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Drivers of too-loud vehicles are now slapped with $250 tickets in Red Deer

Police and peace officers are armed with decibel readers and an updated noise bylaw
A peace officer holds a decibel meter to a car’s tail pipe to measure the noise that is being emitted. (Contributed photo).

Red Deerians living along 30th Avenue and other major arteries in the city are about to get some sweet auditory relief.

Eight vehicles were ticketed along 30th Avenue in just one evening this month for producing ear-splitting decibel-levels of engine noise.

One of these vehicles was recorded emitting 117 decibels — which is similar to the noise emitted at a rock concert.

“Noise at that level is not just annoying, but detrimental to one’s health,” says municipal policing services superintendent Peter Puszka on Tuesday.

He noted the city receives hundreds of complaints from citizens related to excessive vehicle noise throughout the warmer months.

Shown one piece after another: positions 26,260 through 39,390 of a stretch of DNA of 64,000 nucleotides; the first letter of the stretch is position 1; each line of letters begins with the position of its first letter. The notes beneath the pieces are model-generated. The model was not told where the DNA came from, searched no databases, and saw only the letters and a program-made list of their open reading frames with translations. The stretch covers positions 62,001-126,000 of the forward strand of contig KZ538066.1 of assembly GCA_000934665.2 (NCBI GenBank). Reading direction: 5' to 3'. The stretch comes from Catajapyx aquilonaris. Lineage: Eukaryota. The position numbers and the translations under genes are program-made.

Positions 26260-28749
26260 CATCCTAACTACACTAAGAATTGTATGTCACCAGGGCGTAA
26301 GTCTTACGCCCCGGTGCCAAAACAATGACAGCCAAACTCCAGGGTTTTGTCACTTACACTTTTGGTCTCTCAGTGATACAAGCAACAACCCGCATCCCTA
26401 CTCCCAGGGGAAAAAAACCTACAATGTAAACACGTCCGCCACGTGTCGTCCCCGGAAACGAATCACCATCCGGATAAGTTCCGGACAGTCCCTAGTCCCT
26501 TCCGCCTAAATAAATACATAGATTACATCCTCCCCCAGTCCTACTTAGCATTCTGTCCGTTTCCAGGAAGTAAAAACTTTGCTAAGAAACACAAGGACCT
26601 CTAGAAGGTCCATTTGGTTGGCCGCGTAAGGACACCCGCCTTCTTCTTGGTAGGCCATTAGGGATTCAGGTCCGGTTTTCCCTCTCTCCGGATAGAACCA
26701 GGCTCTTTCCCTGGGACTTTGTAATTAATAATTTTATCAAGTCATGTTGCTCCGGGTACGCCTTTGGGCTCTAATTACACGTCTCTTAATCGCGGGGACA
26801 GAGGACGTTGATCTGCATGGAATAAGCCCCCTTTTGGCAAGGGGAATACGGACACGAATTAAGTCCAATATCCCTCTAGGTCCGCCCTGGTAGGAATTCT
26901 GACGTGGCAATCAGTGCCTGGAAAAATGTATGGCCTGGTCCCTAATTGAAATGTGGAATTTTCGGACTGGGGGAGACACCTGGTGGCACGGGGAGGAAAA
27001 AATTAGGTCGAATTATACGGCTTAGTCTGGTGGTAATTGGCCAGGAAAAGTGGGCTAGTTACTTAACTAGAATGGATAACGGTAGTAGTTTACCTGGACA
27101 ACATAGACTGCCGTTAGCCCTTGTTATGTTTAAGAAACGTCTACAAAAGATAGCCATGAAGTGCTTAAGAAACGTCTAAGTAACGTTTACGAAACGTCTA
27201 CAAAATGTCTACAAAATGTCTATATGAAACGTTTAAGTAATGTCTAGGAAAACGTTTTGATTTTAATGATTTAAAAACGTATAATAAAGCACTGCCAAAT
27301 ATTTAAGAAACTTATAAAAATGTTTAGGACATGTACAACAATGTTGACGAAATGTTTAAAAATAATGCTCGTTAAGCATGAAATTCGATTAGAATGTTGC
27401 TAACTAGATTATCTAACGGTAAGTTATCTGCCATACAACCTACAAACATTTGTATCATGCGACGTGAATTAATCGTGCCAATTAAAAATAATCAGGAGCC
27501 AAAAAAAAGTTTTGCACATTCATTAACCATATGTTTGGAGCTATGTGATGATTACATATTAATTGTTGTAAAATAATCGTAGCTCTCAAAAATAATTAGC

In the past, noise complaints were largely considered subjective.

But now, a new noise enforcement campaign was started by Red Deer RCMP and community peace officers with newly purchased decibel readers.

This effort was also made possible by an amended community standards bylaw that now sets out penalties at $250 for a first noise offence under the bylaw, increasing to $500 for the second, and $1,000 for a third offence.

The City of Red Deer reported that the first enforcement took place on Aug. 10. from 6 -10 p.m., when peace officers patrolled a noise complaint hot spot along 30 Avenue, resulting in eight charges under Section 5.1 of the Community Standards Bylaw for being over the decibel limit.

Puszka said acceptable decibel levels were determined by reviewing medical literature as to safe noise exposure levels, as well as considering other municipalities’ bylaws.

The community standards bylaw now includes acceptable decibel levels for a idling, as well as for driving at various levels of speed. Limits of 92 or 96 decibels were written into the bylaw, depending on a vehicle’s rate of acceleration.

“Red Deerians should be able to enjoy both public and private spaces without being bombarded by excessive vehicle noise, and our enforcement efforts are a response to the concerns raised by our community,” said Puszka.

Noise complaints can be reported to the Red Deer police non-emergency line at 403-343-5575. If possible, callers are asked to include the licence plate when reporting a vehicle.

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